Spring Break in the Tennessee Wilderness
Spring Break is rapidly approaching, and you have countless options. Find a hotel in Florida, go on a Caribbean cruise, or head home to catch some Zzz’s and do some much needed laundry. Like many students, if you find yourself low on cash or just wanting to plan a trip somewhere besides the beach for a week long bikini party, why not opt for a rustic outdoors experience in the Tennessee wilderness?
Camping is the perfect alternative to a pricey beach vacation, while still providing the “road trip with your closest friends” experience. The Great Smoky Mountains National Park is the most visited national park in the entire country, nestled in the southwestern region of the Appalachian Mountain range. Located along the border of Tennessee and North Carolina, the Smokies are a heavily forested mountain range, rich with wildlife, waterfalls, streams, overlooks, plenty of campgrounds, and a thick layer of fog caught within the trees. The only resources one needs are a tent, gasoline, and a few staples, such as food, water, and s’mores.
Top Ten Front-country Campgrounds within the park:
The Great Smoky Mountains National Park offers dozens of campgrounds for every type of traveler, and there is no fee to enter. Depending on what kind of experience desired, whether it is backpacking the Appalachian Trail, hiking and fishing, or just relaxing at a campfire with friends, each type of trip is easily accessible. For non-backpackers, the following are the Top Ten Front-country Campgrounds within the park:
- Abram’s Creek
- Big Creek
- Balsam Mountain
- Cades Cove
- Deep Creek
- Look Rock
Our Recommendation: Elkmont
Out of the ten campgrounds, the recommended for a group of college-aged students, looking to spend a week or so with their friends camping, would have to be Elkmont. It is the largest campground in the park, and the closest to the town of Gatlinburg, which caters to the needs of tourists, a very convenient aspect if one feels the need to venture into civilization for any reason. The majority of Elkmont visitors are tent campers, who set up base along the Little River. If you do plan to stay at Elkmont, the nearby Alum Cave Bluff Trail is one of the most breathtaking hikes in the park. At about five miles round-trip, this trail travels along crystal streams and across bridges. Hikers climb through the Arch Rock, a large rock formation, and continue to Alum Cave, a jutting ledge that often is covered with hanging icicles. At the end of the path is the peak of Mount Le Conte, with an incredible overlook of the smoky forest below.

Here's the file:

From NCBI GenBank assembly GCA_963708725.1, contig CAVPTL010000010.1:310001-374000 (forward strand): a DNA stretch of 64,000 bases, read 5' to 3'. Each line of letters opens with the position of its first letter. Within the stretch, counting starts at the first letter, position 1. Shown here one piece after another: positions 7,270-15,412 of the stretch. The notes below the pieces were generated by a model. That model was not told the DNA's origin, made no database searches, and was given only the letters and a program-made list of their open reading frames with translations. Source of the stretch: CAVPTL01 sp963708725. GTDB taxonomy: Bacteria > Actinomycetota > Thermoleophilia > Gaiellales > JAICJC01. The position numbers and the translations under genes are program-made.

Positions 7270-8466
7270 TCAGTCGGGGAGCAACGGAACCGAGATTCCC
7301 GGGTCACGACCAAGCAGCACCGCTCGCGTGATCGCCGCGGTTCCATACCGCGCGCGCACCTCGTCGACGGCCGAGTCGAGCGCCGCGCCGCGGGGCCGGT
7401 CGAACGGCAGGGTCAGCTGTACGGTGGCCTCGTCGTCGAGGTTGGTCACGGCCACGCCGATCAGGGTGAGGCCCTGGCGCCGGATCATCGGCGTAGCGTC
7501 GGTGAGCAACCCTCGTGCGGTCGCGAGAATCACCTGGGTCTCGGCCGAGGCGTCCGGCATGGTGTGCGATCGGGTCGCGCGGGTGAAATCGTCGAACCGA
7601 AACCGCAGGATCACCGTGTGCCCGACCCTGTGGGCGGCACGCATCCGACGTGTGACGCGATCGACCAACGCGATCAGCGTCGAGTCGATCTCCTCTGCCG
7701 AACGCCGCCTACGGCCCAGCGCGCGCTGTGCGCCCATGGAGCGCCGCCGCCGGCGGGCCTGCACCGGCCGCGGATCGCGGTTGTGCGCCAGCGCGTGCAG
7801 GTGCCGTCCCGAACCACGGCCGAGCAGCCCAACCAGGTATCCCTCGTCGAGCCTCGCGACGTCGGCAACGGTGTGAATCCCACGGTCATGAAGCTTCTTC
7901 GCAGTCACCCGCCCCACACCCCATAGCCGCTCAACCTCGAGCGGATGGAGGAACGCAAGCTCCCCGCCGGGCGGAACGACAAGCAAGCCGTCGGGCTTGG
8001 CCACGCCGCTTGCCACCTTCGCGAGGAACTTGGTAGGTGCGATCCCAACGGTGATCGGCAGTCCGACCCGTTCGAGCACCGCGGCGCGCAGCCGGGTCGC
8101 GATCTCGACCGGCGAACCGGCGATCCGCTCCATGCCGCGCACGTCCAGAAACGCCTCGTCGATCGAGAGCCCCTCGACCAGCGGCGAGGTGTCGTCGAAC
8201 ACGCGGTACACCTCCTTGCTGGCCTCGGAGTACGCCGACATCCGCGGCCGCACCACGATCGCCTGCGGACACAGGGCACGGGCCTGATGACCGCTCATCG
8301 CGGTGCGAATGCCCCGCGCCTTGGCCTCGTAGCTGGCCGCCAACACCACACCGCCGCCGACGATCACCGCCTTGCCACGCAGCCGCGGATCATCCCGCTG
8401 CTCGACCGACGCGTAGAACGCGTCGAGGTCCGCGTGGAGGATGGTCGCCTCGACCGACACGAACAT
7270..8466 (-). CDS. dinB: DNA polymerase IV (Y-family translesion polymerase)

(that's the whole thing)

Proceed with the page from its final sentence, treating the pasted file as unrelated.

The campground offers fire pits for each site, picnic tables, and restrooms, including toilets, and cold running water. Outdoorsmen beware: The only showers are found in the surrounding communities outside of the national park. Reservations are required ahead of time for this specific campground, although many of the others are claimed on a first-come first-served basis. Although it is important to respect the quiet hours, beginning at 10:00pm until 6:00am, there is still plenty of time to socialize, play music, cook, and of course, alcohol is permitted for those of age. Even dogs are allowed, as long as they remain on a leash while on trails.
What’s it Going to Cost Me?
At a rate of 12-20 dollars per night, these campgrounds are not going to break the bank. And if boredom is generally associated with camping for you, be aware that there are plenty of adventurous activities at your fingertips. The national park offers biking and hiking trails, including bicycle rentals, incredible waterfalls and rock formations, fishing, picnicking, and the chance to see wildlife such as black bears, bobcats, deer, elk, and even salamanders. There is even the possibility of being able to tell people that you have hiked part of the Appalachian Trail.
Written by Carrie McCloud
Photos by Paul Hassell